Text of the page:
CTIA: MetroPCS taps Samsung as second LTE vendor
Samsung will build Metro’s Las Vegas network; Clearwire to make use of small LTE channels in many markets.
The small yet exclusive fraternity of long-term evolution contract winners welcomed Samsung to their ranks today, as MetroPCS (NYSE:PCS) tapped the Korean vendor to be its second 4G radio access network vendor. In addition to supplying Metro’s first handsets, Samsung will build the operator’s LTE network in Las Vegas, supplying both radio and core gear.
Samsung has already made its mark in 4G in the smaller WiMax market, building networks for the world’s biggest competitive mobile broadband providers, among them Clearwire (NASDAQ:CLWR), Russia’s Yota and Japan’s UQ Communication. Like other WiMax vendors, Samsung has sought to turn its 4G expertise in WiMax into an advantage in the larger LTE market, which so far has been dominated by the big Tier I vendors Ericsson (NYSE:ERIC), Alcatel-Lucent (NYSE:ALU) and Huawei. Though Metro’s deployment will be small compared to those of Verizon Wireless (NYSE:VZ, NYSE:VOD) and AT&T (NYSE:T), it will have the distinction of being one of the first commercial LTE launches in the world. Metro plans to launch in the latter half of 2010 around the same time as Verizon.
MetroPCS didn’t provide any additional details as to which markets Samsung will build by Las Vegas as opposed to those deployed by its initial vendor Ericsson. At a media briefing at CTIA Wireless today, Metro executives said they would provide additional details of its rollout schedule and initial device lineup later this year as its launch date closes in.
Metro, however, did provide some look into how the network would be structured. Metro won’t be launching LTE over 700 MHz, as it only has a single license covering the Boston area. Rather it will deploy over its advanced wireless service (AWS) spectrum co-locating it with its CDMA network. As a result, Metro will deploy variable LTE channel sizes in different markets depending on how much spectrum it has available, said MetroPCS chief operating officer Tom Keys. While most operators are targeting 5 MHz channels or larger, Keys said in some markets or sites Metro will have a single 1.4 MHz channel, essentially replacing a CDMA 1X carrier. In areas where Metro has more free spectrum, it will double or triple LTE capacity, supporting a mixture of 3 MHz and 5 MHz channels.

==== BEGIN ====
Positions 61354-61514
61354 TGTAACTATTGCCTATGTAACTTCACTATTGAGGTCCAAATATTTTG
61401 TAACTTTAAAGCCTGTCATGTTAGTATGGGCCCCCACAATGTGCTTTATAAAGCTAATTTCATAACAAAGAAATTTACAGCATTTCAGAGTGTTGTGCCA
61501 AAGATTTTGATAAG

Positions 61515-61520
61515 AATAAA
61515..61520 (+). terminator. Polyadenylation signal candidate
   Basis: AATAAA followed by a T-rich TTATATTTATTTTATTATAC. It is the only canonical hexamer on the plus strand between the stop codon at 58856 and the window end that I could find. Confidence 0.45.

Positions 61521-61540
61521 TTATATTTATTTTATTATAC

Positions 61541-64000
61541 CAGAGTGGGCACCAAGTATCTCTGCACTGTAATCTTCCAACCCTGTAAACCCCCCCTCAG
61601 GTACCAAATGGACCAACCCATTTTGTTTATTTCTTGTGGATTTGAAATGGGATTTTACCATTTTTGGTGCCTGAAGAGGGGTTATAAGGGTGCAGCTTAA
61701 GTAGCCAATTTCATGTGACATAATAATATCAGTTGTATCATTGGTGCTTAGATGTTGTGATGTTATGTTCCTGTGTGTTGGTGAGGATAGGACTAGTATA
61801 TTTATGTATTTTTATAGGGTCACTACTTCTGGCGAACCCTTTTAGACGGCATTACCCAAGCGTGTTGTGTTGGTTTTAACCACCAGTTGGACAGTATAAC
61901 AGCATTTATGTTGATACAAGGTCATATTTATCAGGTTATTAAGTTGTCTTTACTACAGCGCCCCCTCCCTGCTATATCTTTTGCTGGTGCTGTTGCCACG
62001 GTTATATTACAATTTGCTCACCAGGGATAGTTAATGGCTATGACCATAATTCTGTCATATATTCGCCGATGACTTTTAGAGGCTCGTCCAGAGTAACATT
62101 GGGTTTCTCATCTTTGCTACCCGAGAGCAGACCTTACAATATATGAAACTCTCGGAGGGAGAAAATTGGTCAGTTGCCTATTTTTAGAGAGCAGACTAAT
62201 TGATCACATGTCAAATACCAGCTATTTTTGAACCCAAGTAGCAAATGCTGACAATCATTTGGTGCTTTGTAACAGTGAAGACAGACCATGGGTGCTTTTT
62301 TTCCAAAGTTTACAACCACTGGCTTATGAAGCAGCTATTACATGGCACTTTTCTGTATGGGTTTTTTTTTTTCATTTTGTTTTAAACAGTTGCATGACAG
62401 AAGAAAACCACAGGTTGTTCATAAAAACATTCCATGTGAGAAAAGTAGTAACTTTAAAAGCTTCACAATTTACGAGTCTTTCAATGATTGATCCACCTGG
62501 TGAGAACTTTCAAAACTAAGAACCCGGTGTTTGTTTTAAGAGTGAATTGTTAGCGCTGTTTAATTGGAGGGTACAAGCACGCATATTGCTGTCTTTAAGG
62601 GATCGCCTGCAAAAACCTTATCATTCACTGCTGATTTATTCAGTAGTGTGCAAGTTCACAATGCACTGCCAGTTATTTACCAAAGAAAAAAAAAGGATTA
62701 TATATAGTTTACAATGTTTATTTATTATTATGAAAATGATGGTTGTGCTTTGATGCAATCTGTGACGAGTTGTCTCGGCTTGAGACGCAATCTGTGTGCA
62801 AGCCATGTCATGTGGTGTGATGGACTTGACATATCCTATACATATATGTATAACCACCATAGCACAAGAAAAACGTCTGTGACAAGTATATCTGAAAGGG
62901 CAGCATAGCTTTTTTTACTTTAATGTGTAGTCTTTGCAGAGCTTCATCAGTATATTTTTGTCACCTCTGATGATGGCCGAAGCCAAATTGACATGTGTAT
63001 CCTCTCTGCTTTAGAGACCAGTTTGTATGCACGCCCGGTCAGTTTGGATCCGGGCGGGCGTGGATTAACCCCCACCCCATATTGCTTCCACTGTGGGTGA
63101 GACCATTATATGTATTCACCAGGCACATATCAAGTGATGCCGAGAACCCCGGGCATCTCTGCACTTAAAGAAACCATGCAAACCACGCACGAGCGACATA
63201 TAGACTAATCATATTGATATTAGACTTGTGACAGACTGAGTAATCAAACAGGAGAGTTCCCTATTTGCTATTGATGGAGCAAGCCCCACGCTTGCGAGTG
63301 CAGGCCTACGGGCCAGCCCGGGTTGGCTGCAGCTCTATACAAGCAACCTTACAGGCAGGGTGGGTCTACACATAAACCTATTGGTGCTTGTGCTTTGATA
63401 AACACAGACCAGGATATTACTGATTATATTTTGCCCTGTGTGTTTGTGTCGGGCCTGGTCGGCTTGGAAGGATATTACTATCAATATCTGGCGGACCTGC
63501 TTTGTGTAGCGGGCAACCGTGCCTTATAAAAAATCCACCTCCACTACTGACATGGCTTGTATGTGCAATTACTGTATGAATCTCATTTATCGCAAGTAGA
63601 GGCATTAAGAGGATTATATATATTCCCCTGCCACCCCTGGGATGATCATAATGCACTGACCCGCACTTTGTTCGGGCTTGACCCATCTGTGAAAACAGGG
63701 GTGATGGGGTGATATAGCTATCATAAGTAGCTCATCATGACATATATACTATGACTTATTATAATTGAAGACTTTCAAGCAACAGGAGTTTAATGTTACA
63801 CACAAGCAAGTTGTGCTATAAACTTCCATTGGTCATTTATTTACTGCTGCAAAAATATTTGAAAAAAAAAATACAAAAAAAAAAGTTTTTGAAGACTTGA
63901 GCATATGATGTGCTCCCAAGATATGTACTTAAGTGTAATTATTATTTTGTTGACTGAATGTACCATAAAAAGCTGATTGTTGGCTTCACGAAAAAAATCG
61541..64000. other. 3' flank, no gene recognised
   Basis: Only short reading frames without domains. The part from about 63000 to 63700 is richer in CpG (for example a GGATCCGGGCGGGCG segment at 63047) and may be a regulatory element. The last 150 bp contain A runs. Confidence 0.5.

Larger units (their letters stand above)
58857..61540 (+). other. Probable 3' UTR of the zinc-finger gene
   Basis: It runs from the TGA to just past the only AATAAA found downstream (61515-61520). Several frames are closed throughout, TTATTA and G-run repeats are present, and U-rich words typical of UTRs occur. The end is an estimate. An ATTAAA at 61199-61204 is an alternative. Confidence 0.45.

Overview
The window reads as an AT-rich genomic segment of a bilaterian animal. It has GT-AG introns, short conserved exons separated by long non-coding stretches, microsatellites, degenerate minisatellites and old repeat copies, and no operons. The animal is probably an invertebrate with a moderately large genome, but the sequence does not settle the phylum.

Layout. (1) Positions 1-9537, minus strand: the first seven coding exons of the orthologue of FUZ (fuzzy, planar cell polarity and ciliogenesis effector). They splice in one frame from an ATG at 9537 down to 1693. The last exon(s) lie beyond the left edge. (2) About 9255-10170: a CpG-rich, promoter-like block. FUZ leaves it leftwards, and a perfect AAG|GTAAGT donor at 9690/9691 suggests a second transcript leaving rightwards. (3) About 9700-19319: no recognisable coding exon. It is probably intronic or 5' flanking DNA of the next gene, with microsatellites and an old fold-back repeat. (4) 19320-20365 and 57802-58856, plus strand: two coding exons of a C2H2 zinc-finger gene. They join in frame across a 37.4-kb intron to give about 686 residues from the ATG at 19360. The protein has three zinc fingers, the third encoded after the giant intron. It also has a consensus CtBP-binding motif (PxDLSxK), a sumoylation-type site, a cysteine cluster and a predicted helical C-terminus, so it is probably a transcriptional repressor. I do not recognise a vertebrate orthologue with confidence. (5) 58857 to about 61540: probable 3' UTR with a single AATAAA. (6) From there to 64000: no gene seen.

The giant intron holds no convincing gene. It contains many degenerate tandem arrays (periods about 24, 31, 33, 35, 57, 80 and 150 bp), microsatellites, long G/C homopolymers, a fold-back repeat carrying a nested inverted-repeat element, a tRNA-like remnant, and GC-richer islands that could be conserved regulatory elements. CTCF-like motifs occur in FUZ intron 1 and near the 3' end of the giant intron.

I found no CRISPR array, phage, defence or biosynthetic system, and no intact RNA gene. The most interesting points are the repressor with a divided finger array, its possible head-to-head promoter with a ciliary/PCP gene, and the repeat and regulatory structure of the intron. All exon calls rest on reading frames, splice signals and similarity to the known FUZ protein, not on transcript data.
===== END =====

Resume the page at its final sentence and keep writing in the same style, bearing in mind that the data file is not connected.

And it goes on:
Samsung estimated that a 1.4 MHz channel could support average download speeds around 3 Mb/s, significantly less than the 5-12 Mb/s VZW is currently clocking on its LTE trial networks. But Metro may not need excessive amounts of bandwidth for its business model. Unlike the other 4G operators, Metro currently has no 3G network, relying on 1X narrowband connectivity for its smartphone and feature phone data needs.
Instead of pursuing an aggressive mobile broadband laptop card strategy, MetroPCS has indicated it plans to focus LTE heavily on smartphones, which don’t need the raw capacity of PC applications. At 3 Mb/s, narrow LTE channels will support more than triple the capacity of the typical 1X EV-DO channel. Keys added that Metro is working with eight vendors, including Samsung, to provide dual-mode handsets for its network.
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